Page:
Just because you’re on vacation, doesn’t mean you can stop being nice to our planet! Here are 17 tips to help you be the most energy efficient traveler you can be!
1) Reusable straws: As you might have heard, Starbucks is phasing out plastic straws! I am hoping that this is a trend that pressures other major companies to say “adios” to the one-use straw. In the meantime, consumers can focus their efforts on buying reusable ones instead. You can buy reusable glass, plastic, or steel straws. They are inexpensive and convenient enough to fit in a purse or backpack. Unfortunately, these seemingly harmless pieces of plastic will end up in a turtle’s throat. I know I don’t want that on my conscience. Do you?
2) Don’t stop for the monkeys: Ok, ok. I fell for this one! I was in China and stumbled across a group of adorable little monkeys in costumes. I took pictures with them for only a dollar, but now I feel so guilty. I am a huge animal person, so I’m not gonna lie… I had a blast playing with the tiny monkeys and still have fond memories of them; however, please, do NOT make the mistake I did! Do not fall for these monkeys. Although they may look adorable, the way they were (probably) taken from their natural habitat and their mothers as infants is not as cute.
You just gotta put mind over matter and resist the monkeys!
3) Nonstop flights: Takeoff and landing are where the most significant amount of fuel is spent. If you can, try to avoid connecting flights. This will save you time and you won’t be trippin’ over your luggage trying to run to your next flight.
4) Try ecotourism: Best explained as, “Responsible travel to natural areas that conserves the environment and improves the well-being of local people.” (TIES)
Costa Rica is a country booming with ecotourism opportunities. A little notification popped up on my phone the other day saying that Costa Rica spent the last 300 days only using solar energy. YOU GO, COSTA RICA!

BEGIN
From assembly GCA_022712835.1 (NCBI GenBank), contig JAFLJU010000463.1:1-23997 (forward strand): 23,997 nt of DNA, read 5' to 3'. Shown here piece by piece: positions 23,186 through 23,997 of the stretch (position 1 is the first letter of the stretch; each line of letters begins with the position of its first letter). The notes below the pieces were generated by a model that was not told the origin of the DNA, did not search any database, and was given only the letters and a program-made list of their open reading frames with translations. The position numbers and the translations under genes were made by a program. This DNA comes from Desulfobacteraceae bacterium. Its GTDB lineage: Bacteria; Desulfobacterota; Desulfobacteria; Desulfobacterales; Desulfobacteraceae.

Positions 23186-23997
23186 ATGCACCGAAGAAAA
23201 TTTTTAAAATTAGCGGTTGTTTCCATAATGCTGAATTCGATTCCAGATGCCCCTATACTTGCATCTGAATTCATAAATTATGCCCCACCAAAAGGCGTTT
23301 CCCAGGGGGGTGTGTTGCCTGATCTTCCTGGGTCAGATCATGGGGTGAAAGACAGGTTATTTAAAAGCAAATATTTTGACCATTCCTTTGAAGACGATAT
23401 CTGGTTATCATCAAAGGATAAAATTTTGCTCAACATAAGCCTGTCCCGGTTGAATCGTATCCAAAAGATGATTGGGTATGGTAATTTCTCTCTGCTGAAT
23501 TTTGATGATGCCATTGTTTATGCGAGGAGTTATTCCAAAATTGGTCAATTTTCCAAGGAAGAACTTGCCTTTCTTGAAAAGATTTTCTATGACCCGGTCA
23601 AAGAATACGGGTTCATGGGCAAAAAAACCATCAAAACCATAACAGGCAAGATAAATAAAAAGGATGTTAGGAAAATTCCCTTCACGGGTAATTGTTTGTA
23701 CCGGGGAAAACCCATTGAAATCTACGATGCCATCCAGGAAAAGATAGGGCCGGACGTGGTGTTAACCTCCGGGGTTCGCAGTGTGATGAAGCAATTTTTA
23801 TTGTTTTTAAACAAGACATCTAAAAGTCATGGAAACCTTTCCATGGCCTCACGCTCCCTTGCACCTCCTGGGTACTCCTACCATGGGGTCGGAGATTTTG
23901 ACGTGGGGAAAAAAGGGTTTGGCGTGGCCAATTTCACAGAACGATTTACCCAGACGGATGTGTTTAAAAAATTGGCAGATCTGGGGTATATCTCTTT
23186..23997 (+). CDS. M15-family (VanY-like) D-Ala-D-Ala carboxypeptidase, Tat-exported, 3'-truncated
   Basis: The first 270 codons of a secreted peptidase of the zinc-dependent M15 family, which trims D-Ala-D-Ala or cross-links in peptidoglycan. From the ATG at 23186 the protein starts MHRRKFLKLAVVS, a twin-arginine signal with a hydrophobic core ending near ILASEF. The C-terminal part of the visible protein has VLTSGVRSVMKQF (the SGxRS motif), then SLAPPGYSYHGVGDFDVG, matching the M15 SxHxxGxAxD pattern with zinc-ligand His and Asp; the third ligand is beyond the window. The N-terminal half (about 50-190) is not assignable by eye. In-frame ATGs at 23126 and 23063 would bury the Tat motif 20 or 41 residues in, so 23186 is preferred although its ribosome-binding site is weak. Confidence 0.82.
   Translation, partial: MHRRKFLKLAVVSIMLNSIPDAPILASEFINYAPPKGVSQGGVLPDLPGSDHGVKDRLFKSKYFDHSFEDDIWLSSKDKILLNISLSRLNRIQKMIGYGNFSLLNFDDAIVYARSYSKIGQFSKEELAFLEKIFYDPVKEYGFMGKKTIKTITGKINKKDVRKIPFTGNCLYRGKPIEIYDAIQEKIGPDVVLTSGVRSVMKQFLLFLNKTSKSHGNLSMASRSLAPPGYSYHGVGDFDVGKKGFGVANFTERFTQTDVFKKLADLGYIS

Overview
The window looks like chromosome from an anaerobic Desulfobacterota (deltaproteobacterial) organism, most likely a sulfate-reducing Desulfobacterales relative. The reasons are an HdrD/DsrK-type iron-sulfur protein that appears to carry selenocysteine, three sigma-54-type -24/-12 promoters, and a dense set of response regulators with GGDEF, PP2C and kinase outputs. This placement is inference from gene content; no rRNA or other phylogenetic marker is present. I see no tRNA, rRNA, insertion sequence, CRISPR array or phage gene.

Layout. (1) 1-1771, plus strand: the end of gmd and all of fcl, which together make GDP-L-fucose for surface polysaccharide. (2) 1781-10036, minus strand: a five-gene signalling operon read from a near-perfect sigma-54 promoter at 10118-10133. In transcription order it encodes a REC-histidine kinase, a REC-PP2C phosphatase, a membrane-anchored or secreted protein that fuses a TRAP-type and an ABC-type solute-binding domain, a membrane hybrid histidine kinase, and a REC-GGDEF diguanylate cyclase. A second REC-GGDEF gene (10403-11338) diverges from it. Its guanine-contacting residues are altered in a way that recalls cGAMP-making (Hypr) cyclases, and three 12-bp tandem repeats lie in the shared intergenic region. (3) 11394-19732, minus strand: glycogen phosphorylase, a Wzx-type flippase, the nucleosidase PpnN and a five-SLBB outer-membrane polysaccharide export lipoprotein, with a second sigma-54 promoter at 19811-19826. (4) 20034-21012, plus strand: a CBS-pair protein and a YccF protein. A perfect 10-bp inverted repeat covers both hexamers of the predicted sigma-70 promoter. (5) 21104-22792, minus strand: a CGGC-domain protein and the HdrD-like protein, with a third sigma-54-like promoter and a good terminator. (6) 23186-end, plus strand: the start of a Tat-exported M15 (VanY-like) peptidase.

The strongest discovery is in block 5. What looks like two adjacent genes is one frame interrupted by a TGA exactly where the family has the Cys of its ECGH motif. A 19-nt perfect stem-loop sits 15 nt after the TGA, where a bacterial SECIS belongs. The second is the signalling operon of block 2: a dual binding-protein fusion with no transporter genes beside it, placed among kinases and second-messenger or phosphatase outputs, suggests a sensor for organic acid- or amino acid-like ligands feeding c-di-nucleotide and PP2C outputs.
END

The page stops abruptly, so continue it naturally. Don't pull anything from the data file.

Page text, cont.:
The most successful economic industry in the country is (eco) tourism. Many visitors to Costa Rica usually visit wildlife reserves, preserved natural areas, and national parks. The monies spent usually go back to their environmental programs.
5) Walk, bike, or use public transportation: Enjoy the journey! Some of the best memories come from alternate modes of transportation. I am a public transportation aficionado and will take the “L” in Chicago anywhere. Also, walking or biking allows you to exercise, see much more of a city, and save money in comparison to driving a car.
6) Long-distance travel: Supposedly, buses and trains emit less CO2 than planes. When traveling long-distance, buses and trains are the way to go if possible. Also, who doesn’t love kickin’ their feet up and catching up on their summer reading list (that most of us haven’t had the time to touch)?
7) Be mindful of which airlines you fly: Airlines are 2-3 percent of greenhouse gas emissions! Make sure to thoroughly research the environmental standards of each airline. Some are more fuel efficient than others and invest in greener aircrafts. Of course, most of us have a budget, but if it’s the difference of only a few bucks, then you might as well choose the greener airline. Check here for the best flight deals, and while you’re at it, you can even choose which airlines you want to see during your search.
8) Add a small amount of money to your flight purchase to offset CO2 emissions: When I booked my flight to Barcelona through Ryanair, there was a small voluntary fee I chose to pay to offset the price of CO2 emissions. Not all airlines have this feature. To be entirely honest, I am not sure what this does, but it was not more than three dollars and I know it helps Earth, so I’m all for it!
9) Bring a reusable water bottle: Not only will this reduce waste, but it will save you loads of money! Think about that four dollar, plastic water bottle at the airport that you don’t really wanna spend your paycheck on, but end up reluctantly paying for anyway because you have no other choice. LITERALLY, ONE OF THE WORST FEELINGS.